An article about autism in the Globe and Mail says it all with just one headline: Science disputes autism’s diet link*. This one headline conveys that there may be a connection between diet and autism, and that some scientists have rejected the idea. (*Note: no link to article, because it’s free availability on the web is short-lived).
The Globe article features Tina Szenasi, a mother of three boys in Barrie, Ontario. The article implies that all three of her children are autistic. According the the article, her sons improved within weeks of starting an elimination diet – a reasonable time frame to expect.
Many parents with autistic children feel that by changing their child’s diet (specifically, eliminating wheat and milk, the GFCF diet), they can notice a difference in their child’s behaviour. Results reported by parents and teachers seem to vary from subtle to dramatic.
“Farfetched” a doctor in the article is quoted as saying. But are trained to recognize symptoms that can be masked or eliminated by surgery or a prescription. Many doctors are weak on nutrition, and prevention in general.
Effectiveness of the GFCF diet
Reports on the effectiveness of the GFCF diet come overwhelmingly from testimonials of individual parents or teachers. Reported results range from reports that the diet has no discernible effect to claims of complete recovery following implementation of a gluten-free casein-free regimen. A more common report suggests that removing casein and gluten from an autistic child’s diet increases eye contact, attention span, and general mood while decreasing problems like tantrums, self-stimulatory behaviour (or ‘stimming’) (such as hand-flapping and rocking) and aggression.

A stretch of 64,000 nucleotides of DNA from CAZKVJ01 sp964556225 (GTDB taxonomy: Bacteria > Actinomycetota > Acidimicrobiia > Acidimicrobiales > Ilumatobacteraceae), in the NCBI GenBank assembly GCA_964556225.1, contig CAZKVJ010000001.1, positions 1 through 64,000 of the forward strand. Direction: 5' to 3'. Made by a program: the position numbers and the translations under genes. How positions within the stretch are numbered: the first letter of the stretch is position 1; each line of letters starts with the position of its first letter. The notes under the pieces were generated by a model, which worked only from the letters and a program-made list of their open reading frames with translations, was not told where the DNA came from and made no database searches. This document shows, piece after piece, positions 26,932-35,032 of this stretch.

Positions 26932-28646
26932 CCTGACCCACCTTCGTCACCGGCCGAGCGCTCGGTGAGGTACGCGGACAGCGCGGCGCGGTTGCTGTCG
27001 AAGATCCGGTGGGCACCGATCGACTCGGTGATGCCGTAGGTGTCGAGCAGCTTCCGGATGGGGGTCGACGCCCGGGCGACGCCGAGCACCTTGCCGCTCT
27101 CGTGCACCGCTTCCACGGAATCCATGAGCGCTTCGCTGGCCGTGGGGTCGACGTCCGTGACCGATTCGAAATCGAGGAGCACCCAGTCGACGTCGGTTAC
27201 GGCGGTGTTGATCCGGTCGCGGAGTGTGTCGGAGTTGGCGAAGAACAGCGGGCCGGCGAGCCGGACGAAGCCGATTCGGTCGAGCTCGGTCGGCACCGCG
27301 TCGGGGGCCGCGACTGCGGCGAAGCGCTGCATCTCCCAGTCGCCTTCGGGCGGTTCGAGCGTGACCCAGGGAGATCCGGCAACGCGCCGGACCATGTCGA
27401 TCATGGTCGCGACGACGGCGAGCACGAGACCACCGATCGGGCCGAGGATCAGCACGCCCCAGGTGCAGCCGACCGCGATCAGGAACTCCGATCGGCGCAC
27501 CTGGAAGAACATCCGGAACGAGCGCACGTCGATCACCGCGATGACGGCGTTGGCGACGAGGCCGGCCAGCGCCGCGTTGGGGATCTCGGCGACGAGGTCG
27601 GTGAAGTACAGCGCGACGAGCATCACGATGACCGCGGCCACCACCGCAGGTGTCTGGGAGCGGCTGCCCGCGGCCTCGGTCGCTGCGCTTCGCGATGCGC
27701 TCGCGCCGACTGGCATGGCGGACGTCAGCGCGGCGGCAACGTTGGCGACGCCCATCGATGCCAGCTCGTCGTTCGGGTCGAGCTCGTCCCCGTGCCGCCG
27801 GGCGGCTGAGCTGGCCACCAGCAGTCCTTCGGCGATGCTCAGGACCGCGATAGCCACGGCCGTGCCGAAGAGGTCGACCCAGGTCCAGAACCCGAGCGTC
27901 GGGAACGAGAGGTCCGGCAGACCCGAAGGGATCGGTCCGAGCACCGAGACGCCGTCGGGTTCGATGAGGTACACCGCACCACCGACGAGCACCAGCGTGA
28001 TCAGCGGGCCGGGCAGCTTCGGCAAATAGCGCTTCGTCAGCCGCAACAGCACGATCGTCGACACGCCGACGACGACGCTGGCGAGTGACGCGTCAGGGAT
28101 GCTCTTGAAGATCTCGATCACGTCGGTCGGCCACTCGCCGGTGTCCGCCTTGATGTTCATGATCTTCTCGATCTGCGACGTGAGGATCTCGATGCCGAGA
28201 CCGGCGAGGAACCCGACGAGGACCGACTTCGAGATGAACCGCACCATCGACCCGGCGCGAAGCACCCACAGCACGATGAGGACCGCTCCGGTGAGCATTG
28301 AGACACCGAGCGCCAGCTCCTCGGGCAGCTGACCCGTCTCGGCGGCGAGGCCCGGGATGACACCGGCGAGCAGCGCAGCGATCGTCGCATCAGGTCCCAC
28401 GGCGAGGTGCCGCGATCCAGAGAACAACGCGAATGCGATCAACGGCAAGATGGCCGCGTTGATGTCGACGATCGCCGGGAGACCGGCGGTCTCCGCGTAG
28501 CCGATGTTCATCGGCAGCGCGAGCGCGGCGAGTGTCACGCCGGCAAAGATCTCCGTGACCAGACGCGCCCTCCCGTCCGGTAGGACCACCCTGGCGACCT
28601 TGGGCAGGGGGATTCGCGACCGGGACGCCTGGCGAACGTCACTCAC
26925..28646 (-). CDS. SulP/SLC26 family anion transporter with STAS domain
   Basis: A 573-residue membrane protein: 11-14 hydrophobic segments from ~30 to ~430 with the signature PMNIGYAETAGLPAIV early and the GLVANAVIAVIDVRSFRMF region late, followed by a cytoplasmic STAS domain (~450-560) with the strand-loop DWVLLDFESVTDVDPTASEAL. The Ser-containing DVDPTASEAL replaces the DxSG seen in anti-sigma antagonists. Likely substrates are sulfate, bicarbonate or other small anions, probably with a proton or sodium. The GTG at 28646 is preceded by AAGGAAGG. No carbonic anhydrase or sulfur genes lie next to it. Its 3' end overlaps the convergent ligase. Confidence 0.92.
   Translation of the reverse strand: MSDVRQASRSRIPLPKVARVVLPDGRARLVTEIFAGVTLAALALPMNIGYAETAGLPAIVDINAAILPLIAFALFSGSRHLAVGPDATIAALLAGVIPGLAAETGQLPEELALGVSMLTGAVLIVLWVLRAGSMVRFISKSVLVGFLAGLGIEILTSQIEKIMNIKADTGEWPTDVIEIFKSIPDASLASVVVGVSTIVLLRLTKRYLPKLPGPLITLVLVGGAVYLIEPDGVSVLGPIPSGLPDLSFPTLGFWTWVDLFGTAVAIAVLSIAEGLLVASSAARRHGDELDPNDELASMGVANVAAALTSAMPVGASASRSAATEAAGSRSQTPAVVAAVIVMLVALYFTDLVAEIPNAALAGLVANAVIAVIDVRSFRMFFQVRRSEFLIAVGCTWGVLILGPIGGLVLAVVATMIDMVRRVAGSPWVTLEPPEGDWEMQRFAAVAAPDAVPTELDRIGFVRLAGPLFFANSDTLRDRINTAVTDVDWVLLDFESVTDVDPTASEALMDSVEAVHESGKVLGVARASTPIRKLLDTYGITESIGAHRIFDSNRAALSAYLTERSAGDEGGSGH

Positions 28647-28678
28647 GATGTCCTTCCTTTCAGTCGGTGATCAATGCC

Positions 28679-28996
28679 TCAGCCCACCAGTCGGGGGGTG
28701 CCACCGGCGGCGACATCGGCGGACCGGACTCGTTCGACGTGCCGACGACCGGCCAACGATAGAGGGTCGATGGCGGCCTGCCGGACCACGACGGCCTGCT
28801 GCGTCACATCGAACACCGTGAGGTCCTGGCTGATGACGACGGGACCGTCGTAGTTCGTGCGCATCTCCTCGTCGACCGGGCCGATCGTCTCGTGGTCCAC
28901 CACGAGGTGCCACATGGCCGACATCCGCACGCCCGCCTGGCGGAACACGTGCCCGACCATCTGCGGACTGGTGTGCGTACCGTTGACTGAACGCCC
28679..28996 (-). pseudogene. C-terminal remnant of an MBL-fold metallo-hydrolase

Results of controlled studies and clinical trials are less clear-cut. A small single-blind study has documented fewer autistic behaviours in children fed a gluten-free, casein-free diet but noted no change cognitive skills, linguistic ability or motor ability. This study has been criticized by medical practitioners for its small sample size, single-blind design (which may skew results on the basis of a “parent placebo effect”), and other unspecified design flaws.
A 2006 double-blind short-term study found no significant differences in behavior between children on a gluten-free, casein-free diet and those on regular diets. The study draws no certain conclusions, but suggests practices and methods for a well-designed long-term study to correct perceived flaws in previous work. A long term double-blind clinical trial sponsored by the National Institute of Mental Health is scheduled for completion in April 2008; preliminary results are not yet available.
Since an elimination diet does not make money for either the medical industry, or the pharmaceutical industry, there is little incentive to recommend eliminating wheat or milk from an autistic child’s diet, or to study it in detail (given that most medical research these days seems to be funded by the profit-making medical industry).
According to the article, “most mainstream scientists remain sceptical of the gut-brain connection in autism”. Most scientists of course, do not study such a connection, so it is a little hard to understand what this statement means, other than the newspaper shying away from the anecdotal evidence supplied by parents.